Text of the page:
Where are the emergency communications devices? Are they in the hardest hit parts of Puerto Rico? Are they in the hands of those that need them to effect emergency rescue from the mountains of Utuado? No, don’t be silly or naive. They are at Gotenna corporate warehouses in New York City. Because they aren’t a disaster or humanitarian company. They weren’t paid enough. Why would they deliver on a promise? Why would they extend themselves to help people halfway around the world of different color, speaking a different language, who don’t have the money to buy Gotenna communications devices?
Where are the emergency communications devices? Are they deployed in a “critical communications backbone” for urgent relief and recovery efforts as promised – in the hard to reach areas hardest hit, away from San Juan airport? No, don’t be silly. Don’t be naive. You know humans by now. We look out for ourselves – above all others; so as we’ve always done, they are deployed where the money is, where the affluent are, where the administrators of the fundraiser are – protecting themselves and their families, their business interests, their partners, and friends.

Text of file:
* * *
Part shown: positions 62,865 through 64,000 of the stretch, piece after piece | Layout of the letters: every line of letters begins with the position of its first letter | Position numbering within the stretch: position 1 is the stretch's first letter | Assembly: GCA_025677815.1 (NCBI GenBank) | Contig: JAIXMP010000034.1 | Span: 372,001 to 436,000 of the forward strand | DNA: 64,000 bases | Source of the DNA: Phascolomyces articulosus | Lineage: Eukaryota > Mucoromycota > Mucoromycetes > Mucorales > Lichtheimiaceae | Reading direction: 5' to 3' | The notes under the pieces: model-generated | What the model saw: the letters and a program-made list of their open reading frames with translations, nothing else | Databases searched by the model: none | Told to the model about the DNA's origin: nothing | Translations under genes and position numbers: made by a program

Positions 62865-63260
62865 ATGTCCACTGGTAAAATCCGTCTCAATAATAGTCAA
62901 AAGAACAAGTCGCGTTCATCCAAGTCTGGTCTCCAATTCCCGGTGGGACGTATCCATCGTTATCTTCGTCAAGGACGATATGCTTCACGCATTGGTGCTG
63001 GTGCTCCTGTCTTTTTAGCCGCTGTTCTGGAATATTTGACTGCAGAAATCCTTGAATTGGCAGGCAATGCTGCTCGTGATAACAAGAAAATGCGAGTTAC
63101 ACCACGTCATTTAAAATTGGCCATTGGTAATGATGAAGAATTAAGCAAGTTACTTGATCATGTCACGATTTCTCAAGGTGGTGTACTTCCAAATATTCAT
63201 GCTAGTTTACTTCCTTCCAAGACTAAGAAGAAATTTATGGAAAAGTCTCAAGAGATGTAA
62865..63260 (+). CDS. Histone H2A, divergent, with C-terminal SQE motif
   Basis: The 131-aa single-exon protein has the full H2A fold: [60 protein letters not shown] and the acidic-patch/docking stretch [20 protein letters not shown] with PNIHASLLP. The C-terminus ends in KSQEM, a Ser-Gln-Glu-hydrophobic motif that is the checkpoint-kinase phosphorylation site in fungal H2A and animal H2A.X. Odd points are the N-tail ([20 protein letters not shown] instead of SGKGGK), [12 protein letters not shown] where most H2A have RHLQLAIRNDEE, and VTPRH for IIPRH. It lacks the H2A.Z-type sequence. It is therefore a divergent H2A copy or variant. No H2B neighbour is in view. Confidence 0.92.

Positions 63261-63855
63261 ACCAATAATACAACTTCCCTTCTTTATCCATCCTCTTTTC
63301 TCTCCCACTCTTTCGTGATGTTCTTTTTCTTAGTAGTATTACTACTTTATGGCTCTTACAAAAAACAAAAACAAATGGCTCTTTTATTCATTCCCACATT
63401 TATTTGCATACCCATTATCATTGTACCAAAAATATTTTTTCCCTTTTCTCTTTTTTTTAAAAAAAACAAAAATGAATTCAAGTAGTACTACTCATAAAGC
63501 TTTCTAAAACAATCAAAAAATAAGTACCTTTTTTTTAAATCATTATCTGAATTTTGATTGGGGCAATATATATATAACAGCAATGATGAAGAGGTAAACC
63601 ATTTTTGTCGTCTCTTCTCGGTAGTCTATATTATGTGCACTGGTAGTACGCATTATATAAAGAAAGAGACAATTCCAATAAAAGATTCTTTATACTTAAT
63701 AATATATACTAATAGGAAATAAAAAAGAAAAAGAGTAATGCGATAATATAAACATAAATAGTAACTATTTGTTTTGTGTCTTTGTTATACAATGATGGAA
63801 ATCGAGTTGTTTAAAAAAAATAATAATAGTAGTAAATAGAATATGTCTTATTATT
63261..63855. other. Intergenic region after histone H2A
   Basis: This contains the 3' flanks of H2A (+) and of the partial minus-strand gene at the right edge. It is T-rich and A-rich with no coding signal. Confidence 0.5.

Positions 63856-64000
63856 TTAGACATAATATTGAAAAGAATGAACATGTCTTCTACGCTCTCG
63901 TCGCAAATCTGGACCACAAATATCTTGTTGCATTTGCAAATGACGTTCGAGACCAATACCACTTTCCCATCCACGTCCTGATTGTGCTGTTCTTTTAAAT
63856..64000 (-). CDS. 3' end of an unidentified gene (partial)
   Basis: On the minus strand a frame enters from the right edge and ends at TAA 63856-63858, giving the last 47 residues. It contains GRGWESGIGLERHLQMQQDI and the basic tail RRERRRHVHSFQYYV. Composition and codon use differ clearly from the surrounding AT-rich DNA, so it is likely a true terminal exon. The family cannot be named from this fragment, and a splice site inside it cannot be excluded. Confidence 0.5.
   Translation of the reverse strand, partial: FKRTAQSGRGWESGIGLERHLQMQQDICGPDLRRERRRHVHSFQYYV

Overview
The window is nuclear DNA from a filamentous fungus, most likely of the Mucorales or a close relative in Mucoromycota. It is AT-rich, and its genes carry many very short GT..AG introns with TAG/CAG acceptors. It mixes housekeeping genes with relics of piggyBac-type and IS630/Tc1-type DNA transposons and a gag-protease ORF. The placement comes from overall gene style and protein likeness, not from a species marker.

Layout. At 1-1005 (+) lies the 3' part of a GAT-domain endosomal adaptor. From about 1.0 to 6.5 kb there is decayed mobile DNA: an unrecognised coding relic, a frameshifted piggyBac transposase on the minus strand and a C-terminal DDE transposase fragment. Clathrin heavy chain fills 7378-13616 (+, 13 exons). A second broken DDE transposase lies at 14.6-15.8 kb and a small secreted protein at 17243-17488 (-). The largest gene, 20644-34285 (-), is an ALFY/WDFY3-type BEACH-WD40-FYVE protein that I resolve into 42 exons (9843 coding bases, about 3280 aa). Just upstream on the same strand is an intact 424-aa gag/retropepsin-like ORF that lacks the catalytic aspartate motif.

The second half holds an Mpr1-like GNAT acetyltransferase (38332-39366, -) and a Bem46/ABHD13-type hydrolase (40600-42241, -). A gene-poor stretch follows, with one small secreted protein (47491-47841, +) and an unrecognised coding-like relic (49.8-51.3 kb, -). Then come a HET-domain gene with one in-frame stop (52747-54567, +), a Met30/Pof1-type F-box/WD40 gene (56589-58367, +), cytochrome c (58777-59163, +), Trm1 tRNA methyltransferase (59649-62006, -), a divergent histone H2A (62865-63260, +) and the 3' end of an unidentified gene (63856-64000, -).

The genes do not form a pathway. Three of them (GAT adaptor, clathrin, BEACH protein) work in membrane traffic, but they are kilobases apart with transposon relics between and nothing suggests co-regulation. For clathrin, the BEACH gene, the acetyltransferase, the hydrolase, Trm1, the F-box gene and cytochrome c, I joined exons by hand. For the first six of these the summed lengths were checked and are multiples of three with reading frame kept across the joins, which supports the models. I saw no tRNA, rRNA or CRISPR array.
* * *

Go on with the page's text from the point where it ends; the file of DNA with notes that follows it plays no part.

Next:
This weekend, we had an IBM Wolfpack sponsored #CallForCode hackathon for 36 hours in Bayamon, Puerto Rico at Engine 4 co-working lab where students, professors, and members of the public selflessly volunteered their time to develop emergency communications solutions for Puerto Rico and the world at large. Meant to answer the question, when our abuela is in bed in the mountains and the towers fall next time, what will we do? How can we coordinate first responders with local communities?
It was a beautiful thing. About a 100 hackers, selfless people, volunarios, programmers, organizers shared ideas, wrote code, debugged hardware, employed cutting-edge ai, OPEN mesh networks like LORA with open hardware like raspberry pi. Gotenna is great and all, but they are closed source; as they repeatedly remind me, they aren’t a disaster or a humanitarian company. Hell, they aren’t even open on the weekends or after 5 – and sometimes the hurricane doesn’t have the courtesy to show up during banker’s hours (M-F 11-4pm).